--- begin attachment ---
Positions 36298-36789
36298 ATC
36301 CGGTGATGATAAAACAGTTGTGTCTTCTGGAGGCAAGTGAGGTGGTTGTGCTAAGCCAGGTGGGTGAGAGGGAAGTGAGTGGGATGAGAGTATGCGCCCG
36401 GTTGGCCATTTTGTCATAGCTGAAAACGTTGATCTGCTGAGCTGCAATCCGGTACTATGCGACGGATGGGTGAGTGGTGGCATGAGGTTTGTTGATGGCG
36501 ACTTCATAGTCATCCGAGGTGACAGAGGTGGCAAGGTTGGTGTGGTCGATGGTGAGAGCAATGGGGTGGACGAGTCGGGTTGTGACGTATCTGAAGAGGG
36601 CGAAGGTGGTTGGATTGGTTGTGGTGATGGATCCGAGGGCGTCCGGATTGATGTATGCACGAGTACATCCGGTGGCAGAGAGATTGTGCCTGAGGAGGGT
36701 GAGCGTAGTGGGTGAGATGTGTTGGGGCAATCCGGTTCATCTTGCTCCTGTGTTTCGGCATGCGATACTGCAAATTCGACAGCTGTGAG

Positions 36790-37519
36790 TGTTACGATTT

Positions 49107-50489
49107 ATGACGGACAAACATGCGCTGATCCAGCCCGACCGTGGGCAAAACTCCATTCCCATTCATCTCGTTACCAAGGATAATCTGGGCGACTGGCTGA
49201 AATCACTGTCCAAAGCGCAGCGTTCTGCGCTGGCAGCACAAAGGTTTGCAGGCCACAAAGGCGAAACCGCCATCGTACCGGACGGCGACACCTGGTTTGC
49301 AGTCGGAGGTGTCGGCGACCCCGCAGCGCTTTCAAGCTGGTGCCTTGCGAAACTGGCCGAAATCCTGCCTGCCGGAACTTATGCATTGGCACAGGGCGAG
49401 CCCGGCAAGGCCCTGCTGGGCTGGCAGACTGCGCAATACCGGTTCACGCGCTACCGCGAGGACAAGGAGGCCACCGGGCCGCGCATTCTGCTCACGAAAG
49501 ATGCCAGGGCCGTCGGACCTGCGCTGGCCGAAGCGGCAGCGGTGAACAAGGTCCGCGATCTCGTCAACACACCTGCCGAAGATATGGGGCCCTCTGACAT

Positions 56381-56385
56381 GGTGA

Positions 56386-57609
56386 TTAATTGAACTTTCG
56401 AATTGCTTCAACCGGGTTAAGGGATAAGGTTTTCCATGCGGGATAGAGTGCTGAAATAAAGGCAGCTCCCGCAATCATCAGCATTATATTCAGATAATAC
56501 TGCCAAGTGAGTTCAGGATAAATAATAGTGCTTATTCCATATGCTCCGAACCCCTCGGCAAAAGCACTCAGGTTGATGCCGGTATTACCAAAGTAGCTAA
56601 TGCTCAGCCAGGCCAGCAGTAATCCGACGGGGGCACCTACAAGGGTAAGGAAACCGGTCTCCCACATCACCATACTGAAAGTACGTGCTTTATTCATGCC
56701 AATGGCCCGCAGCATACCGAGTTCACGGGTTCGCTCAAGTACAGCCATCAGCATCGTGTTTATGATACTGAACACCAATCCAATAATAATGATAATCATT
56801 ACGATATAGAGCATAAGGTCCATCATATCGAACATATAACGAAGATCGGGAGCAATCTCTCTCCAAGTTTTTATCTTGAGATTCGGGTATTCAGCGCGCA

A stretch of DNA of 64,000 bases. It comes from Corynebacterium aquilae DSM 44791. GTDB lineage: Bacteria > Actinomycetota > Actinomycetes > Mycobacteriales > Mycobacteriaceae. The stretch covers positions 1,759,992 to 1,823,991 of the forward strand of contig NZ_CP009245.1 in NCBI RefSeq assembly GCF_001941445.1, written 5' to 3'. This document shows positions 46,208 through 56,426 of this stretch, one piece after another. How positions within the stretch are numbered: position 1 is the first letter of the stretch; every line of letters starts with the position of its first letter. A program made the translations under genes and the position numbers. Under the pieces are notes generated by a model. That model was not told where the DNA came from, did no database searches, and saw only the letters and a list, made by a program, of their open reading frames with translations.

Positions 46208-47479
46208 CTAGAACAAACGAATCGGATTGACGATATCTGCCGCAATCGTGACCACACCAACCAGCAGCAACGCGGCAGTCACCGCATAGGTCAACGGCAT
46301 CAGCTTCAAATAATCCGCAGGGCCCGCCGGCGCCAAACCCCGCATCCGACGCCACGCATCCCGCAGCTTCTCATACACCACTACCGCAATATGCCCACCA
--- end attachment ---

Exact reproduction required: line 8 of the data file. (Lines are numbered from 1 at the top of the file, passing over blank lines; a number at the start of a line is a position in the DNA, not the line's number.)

Positions 36790-37519